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    U.S. is preparing to send long-range rocket systems to Ukraine

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    The Biden administration is preparing to send advanced long-range rocket systems to Ukraine as the country suffers losses in the east from advancing Russian forces, said U.S. administration officials and congressional staffers.

    The move, which could be announced as early as next week, involves the provision of the Multiple Launch Rocket System, or MLRS, a U.S. weapon capable of firing a torrent of rockets many miles farther than current Ukrainian capabilities.

    The rocket system has been a top request from Ukrainian officials who say it is necessary to curb the advance of Russian forces, which claimed full control of the strategic eastern city of Lyman on Friday, handing Moscow another victory in its offensive in Ukraine’s eastern Donbas region. CNN first reported on U.S. preparations to send the system.

    The transfer is subject to a final decision by the White House.

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    The Kremlin has warned that any country providing advanced weaponry to Ukraine will face harsh repercussions. On Friday, Russian Foreign Minister Sergei Lavrov said the West has “declared total war” against Russia.

    The Biden administration is attempting to help Kyiv defend itself without provoking Russian retaliation on U.S. forces or allies. In a closed-door briefing on Capitol Hill this week, State Department officials said that some White House officials had concerns that providing the MLRS with a range of more than 180 miles could result in Ukrainians forces firing rockets into Russian territory and causing a major escalation, according to people familiar with the briefing, who, like others, spoke on the condition of anonymity to discuss military matters.

    The State Department officials in the meeting said such concerns would probably be addressed with the Ukrainian leadership. A senior U.S. official said the White House is comfortable with providing the MLRS system to Ukraine but will seek to manage the escalation risk by withholding the longest range rockets compatible with the system.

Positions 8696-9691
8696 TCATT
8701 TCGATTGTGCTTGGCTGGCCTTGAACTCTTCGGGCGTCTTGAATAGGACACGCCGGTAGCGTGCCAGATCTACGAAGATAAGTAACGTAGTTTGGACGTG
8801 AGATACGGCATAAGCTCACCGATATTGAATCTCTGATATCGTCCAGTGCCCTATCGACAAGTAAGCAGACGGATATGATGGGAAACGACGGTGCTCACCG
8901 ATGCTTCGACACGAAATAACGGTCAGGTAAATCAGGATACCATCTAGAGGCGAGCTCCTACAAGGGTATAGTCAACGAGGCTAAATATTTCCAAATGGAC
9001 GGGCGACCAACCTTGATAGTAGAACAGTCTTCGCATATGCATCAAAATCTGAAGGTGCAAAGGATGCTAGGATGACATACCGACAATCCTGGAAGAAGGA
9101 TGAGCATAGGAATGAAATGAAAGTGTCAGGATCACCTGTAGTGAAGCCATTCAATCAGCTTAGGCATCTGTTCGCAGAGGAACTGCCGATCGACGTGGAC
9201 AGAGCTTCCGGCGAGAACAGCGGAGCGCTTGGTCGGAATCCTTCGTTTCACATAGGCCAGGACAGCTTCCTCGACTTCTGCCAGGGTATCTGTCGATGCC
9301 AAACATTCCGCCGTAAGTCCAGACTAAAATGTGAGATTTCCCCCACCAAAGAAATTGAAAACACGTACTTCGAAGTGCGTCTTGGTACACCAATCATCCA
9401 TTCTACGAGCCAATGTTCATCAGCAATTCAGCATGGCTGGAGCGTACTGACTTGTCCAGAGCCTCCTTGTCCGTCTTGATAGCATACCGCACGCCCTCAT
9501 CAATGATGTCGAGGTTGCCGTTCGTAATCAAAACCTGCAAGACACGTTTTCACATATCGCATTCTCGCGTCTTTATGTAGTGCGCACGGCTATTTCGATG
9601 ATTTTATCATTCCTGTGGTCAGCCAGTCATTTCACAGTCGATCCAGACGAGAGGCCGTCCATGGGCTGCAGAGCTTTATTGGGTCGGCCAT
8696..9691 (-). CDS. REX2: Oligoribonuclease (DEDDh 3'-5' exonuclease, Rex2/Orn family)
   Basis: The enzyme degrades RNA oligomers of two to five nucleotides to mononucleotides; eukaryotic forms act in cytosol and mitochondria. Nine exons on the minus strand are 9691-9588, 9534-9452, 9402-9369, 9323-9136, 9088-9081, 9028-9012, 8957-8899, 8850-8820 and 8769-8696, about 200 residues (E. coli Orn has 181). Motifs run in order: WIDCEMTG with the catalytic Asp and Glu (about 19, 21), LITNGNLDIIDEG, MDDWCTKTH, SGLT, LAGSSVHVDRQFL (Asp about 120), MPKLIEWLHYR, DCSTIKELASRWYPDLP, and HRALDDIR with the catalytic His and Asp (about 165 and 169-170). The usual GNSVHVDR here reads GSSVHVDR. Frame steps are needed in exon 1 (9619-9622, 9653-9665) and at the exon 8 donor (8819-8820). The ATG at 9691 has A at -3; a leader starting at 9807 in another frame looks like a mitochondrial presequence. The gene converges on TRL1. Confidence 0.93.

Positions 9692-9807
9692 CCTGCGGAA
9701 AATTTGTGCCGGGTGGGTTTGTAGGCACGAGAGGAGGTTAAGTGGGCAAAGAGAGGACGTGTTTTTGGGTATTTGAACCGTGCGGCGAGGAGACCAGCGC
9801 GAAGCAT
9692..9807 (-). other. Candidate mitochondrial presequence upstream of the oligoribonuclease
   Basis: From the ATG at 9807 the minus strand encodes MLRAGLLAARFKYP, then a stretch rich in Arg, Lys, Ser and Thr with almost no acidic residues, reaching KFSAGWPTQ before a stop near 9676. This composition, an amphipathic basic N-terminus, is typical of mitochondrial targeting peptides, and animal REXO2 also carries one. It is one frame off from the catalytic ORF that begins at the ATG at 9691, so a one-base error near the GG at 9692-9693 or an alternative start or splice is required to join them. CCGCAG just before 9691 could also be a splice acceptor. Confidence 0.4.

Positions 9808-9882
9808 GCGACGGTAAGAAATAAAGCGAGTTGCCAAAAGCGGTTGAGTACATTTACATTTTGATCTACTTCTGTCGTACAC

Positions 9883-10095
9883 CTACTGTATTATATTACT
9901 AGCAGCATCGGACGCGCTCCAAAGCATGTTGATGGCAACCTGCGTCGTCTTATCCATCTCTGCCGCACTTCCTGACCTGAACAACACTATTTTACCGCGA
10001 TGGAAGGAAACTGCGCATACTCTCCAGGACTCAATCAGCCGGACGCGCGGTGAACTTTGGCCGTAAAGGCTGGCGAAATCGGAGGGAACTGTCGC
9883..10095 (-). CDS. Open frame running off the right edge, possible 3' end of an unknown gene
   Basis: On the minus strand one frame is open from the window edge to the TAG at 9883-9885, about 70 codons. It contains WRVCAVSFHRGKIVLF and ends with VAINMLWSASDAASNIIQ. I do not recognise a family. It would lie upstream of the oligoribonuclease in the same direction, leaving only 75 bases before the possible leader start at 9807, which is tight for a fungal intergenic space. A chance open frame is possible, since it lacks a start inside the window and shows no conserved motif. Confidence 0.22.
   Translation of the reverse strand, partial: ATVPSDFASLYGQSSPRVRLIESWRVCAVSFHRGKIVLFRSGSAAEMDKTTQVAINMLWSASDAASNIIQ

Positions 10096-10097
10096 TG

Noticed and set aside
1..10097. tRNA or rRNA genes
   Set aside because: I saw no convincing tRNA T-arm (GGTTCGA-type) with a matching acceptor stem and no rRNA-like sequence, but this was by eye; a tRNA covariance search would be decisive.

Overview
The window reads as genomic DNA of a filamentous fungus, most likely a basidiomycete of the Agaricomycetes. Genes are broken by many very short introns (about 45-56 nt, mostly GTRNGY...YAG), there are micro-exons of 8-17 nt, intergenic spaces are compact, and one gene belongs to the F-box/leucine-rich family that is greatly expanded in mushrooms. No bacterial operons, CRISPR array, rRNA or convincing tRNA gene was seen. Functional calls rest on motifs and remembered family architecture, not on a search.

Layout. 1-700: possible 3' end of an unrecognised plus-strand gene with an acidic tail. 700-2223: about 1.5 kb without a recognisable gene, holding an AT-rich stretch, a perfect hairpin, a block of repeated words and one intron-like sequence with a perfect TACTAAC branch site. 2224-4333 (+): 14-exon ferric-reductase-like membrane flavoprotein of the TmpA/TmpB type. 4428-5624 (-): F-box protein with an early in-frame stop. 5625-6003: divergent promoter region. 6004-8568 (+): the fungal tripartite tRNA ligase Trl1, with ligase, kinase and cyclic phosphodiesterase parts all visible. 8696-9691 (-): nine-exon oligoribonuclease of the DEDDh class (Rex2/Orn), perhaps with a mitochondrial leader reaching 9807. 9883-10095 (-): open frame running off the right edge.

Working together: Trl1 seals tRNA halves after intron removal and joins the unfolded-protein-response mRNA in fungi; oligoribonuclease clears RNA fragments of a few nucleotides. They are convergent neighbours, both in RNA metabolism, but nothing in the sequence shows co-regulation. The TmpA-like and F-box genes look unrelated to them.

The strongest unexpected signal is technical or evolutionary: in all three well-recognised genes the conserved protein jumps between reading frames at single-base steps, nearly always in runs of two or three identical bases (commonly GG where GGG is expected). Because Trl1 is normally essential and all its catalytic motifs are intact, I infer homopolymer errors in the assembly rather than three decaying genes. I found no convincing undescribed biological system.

Typical rockets fired by these systems have a range of about 43 miles, according to Army data. Specialized rockets called Army Tactical Missile Systems can strike much farther at distances up to 186 miles. Those missiles were used during the Gulf War and the 2003 Iraq War and are used to pulverize critical infrastructure, such as air defense sites and forward bases.

    Even the shorter-range rockets would more than double the reach of Ukrainian firepower. Kyiv’s forces are using U.S.-delivered M777 howitzers, which have a range of about 18 miles. Other sophisticated weapons the United States has sent include thousands of Stinger and Javelin shoulder-fired missiles.

    Despite the flood of U.S. and Western arms to Ukraine, Moscow maintains an advantage in firepower, which Ukrainian officials say is causing them to lose ground in Donbas.

    The White House came under criticism from some Republicans on Friday for not moving faster with the delivery of the rocket system, including Sen. Lindsey O. Graham (R-S.C.). “The Biden administration has been dragging their feet,” he tweeted.

    Pentagon spokesman John Kirby said the Biden administration was not slow-rolling the request.

    “I would take issue with the idea that there’s a holdup here,” he told reporters on Friday.

    He said the United States was moving weapons systems into Ukraine “every single day … helping them literally in the fight, including howitzers, which are still arriving.”

    When asked to confirm the impending transfer of long-range rocket systems, Kirby said “I’m not going to get ahead of decisions that have not been announced.”

    Ukrainian officials have been increasingly public in their demands for weapons amid Russian advances in the east. “If you really care for Ukraine, weapons, weapons and weapons again,” said Ukrainian Foreign Minister Dmytro Kuleba on Thursday.

    “My least favorite phrase is ‘We are working on it’; I hate it. I want to hear either ‘We got it’ or ‘It’s not going to happen,’” he said.

    In the easternmost province of Luhansk, Russia controls more than 95 percent of the territory, according to the Institute for the Study of War, a Washington-based think tank. Severodonetsk — one of the last big cities under Ukrainian control in eastern Luhansk — is under major assault, with forces almost encircling the city. Russian troops are steadily approaching from the northeast, where they already control several areas.

    In Izyum, a city close to Donbas region, Russian troops were advancing east — possibly to merge operations with those in the captured city of Lyman, potentially encircling a large mass of Ukrainian forces in what would be a major battlefield defeat. Russian artillery and tanks were observed in nearby cities. Around the city of Donetsk, the Russians so far were unsuccessful, the think tank said.

    Secretary of State Antony Blinken spoke with Kuleba, his Ukrainian counterpart, on Friday. Following the call, Kuleba tweeted “Heavy weapons on top of our agenda, and more are coming our way.”

    Alex Horton, Maria Paul, Claire Parker and Karoun Demirjian contributed to this report.



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